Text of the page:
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Understanding Utah courts: What happens after sentencing?

By Cara MacDonald, | Posted - Mar. 6, 2019 at 7:00 p.m.

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SALT LAKE CITY — Perhaps the least acknowledged side of the criminal process as depicted in TV shows and/or movies is what happens after the defendant is sentenced but before they end up serving out their punishment.

In "Holes," for example, Stanley is convicted and immediately after the gavel strikes, he is pictured on a bus headed fast toward his punishment. A decision being made does not necessarily mean the newly convicted individual will be headed straight to a prison sentence. Here’s what actually happens once a defendant receives their verdict.

In criminal cases, a verdict needs to be unanimous. According to Utah Courts, the judge or jury can reach one possible verdict out of four options:

  • Guilty: There is no reasonable doubt that the defendant committed each element of the offense.
  • Not guilty: There is reasonable doubt that the offense was committed by the defendant.
  • Not guilty by reason of insanity: The defendant couldn’t have formed the intent to commit the offense because of a mental illness or defect clouding their decisions.
  • Guilty and mentally ill: The defendant had a mental illness but still maintained the intent to commit the offense.
“If guilt is asserted, then comes the sentencing phase,” said Geoff Fattah, communications director for the Utah State Courts. “A lot of times, the judge will order a presentence report looking into the defendant’s background.”

The judge can also receive letters from the victims, the defendant and the defendant’s family.

Chad Grunander, deputy Utah County attorney, added that the report usually takes six weeks or so before a recommended sentence is given. Remember in "Orange is the New Black," when Piper has a lull in activity between when she received her sentence to a year and a half in federal prison and when she actually has to go? This period of time shown would have been during her sentencing phase.

The judge is required to hold a sentencing hearing between two and 45 days after the initial conviction, but the defendant can choose to waive that time frame and be sentenced the same day if they prefer.

Sentencing will then be imposed during a hearing. In Utah, according to Fattah, types of felony offenses will fall into one of four categories:

  • Capital Felony: Life in prison, life in prison without parole, or death.
  • First degree felonies: Carry a maximum penalty of 5 years-life in prison and a fine of up to $10,000.
  • Second-degree felonies: Involve 1-15 years in prison and a $10,000 fine.
  • Third-degree felonies: Warrant 0-5 years in prison and a fine of up to $5,000.
Felonies are generally only major crimes. Lower level crimes that can be punished with jail terms or fines are known as misdemeanors. According to Utah Courts, the types of misdemeanors in Utah include:

  • Class A: Up to one year in jail and a fine of up to $2,500.
  • Class B: Up to six months in jail and a fine of up to $1000 or community service.
  • Class C: Up to 90 days in jail and a fine of up to $750 or community service.
Even less extreme than misdemeanors, infractions are minor offenses like city traffic violations or disorderly conduct. These crimes are punishable with up to $750 in fines or community service.

Sentences may include a jail or prison term, probation, fines, restitution, treatment, and any other potential action to help rehabilitate or punish the defendant for their crimes, according to Utah Courts. In other words, a punishment might involve a federal prison, a rehabilitation camp, or even a mental hospital.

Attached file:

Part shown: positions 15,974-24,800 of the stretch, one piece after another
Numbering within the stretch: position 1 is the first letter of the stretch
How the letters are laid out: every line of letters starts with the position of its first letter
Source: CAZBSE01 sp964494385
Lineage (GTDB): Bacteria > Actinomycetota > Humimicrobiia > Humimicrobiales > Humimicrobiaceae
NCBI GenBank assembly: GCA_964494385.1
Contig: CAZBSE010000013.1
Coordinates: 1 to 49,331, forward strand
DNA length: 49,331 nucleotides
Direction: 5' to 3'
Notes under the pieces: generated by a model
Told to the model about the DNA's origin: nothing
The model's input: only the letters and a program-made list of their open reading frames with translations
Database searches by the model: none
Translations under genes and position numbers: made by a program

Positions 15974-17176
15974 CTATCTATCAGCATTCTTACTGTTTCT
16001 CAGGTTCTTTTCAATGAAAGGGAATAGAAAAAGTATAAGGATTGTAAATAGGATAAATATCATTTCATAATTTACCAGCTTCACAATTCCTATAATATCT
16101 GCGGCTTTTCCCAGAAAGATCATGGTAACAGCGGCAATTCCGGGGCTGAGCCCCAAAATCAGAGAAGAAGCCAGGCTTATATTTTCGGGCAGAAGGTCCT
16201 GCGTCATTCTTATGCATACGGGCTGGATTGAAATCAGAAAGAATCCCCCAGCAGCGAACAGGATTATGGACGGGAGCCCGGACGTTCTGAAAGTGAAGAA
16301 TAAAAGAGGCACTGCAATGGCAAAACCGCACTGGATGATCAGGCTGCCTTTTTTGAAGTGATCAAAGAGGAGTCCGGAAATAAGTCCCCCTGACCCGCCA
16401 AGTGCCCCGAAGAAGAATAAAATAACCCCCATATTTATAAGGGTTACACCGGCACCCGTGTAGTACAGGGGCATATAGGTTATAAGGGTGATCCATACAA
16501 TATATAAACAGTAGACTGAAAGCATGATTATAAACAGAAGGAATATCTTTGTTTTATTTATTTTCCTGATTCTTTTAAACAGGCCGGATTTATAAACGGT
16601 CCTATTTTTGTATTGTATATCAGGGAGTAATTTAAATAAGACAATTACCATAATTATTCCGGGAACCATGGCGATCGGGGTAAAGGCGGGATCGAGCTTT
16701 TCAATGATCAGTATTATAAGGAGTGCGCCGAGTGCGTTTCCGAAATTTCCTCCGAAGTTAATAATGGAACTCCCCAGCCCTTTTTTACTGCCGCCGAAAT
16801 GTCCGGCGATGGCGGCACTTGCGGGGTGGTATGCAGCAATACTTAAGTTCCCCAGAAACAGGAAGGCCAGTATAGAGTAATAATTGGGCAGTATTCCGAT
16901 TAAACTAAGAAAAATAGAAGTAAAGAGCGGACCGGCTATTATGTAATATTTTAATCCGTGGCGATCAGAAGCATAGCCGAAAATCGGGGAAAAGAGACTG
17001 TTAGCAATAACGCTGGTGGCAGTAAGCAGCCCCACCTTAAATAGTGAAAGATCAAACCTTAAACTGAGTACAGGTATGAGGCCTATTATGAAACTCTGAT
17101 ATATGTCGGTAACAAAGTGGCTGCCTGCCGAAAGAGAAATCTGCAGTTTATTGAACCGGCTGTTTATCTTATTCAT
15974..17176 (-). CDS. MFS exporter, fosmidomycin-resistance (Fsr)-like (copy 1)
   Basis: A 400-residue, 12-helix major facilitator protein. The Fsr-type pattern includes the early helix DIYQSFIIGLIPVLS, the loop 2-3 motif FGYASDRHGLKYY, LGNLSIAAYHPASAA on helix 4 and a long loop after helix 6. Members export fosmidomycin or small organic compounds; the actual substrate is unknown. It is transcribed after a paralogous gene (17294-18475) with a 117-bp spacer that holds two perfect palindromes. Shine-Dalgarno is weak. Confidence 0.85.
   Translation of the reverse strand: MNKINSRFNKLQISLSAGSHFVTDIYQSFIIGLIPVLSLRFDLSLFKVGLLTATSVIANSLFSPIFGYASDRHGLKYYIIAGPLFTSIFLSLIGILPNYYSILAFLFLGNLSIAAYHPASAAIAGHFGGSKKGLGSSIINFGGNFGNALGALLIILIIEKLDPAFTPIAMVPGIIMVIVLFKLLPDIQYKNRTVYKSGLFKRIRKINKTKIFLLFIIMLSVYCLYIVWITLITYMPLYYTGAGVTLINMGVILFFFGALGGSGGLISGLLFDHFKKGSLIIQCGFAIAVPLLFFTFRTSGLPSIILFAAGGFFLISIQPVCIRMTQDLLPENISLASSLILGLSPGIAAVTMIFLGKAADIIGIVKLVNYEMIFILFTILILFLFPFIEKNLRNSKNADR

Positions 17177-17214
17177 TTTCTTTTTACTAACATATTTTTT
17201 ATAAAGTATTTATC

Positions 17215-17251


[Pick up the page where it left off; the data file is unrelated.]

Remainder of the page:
If the offender was exceptionally cooperative with law enforcement, is a good candidate for treatment, or has developmental disabilities, then their punishment may be made less severe.

Grunander added that, generally, those convicted for crimes will then either immediately be sent to prison or placed in a jail or house arrest for a few days. Most jails transport people in their custody to federal prisons once or twice per week, so some individuals may need to spend a couple of days in jail first.

Fattah added that how much of that time will actually be served by the defendant is handled by the Utah Board of Pardons, who may consider their behavior while they’re incarcerated. If the defendant can demonstrate that they’re trying to rebuild their lives in a better way, the board of pardons may put them on parole sooner.

Recall again "Orange is the New Black," where Piper ends up having extra time tacked onto her prison sentence after she intentionally inflicted injury on another inmate. In the same way, that good behavior may reduce a sentence, poor behavior may increase it.

While some individuals may be able to leave prison early, Fattah cautioned that “if they violate the terms of their parole, they run the risk of coming back on a probation violation. The Board of Pardons has the option to (then) keep them there for the rest of their sentence.”

Any criminal action will land them back in prison to serve out their full sentence.

Once sentencing is complete, if the defendant is not happy with the outcome and believes that some aspect of the trial violated legal precedent, the individual can take the matter to an appeals court.

“There’s a time table that is about a 30-day window after the sentence where the defendant has to file a notice of appeal,” Grunander explained.

Once the appeal is filed, it can take months or even years for the case to be heard, and the defendant will generally spend that time in prison.

Cara MacDonald

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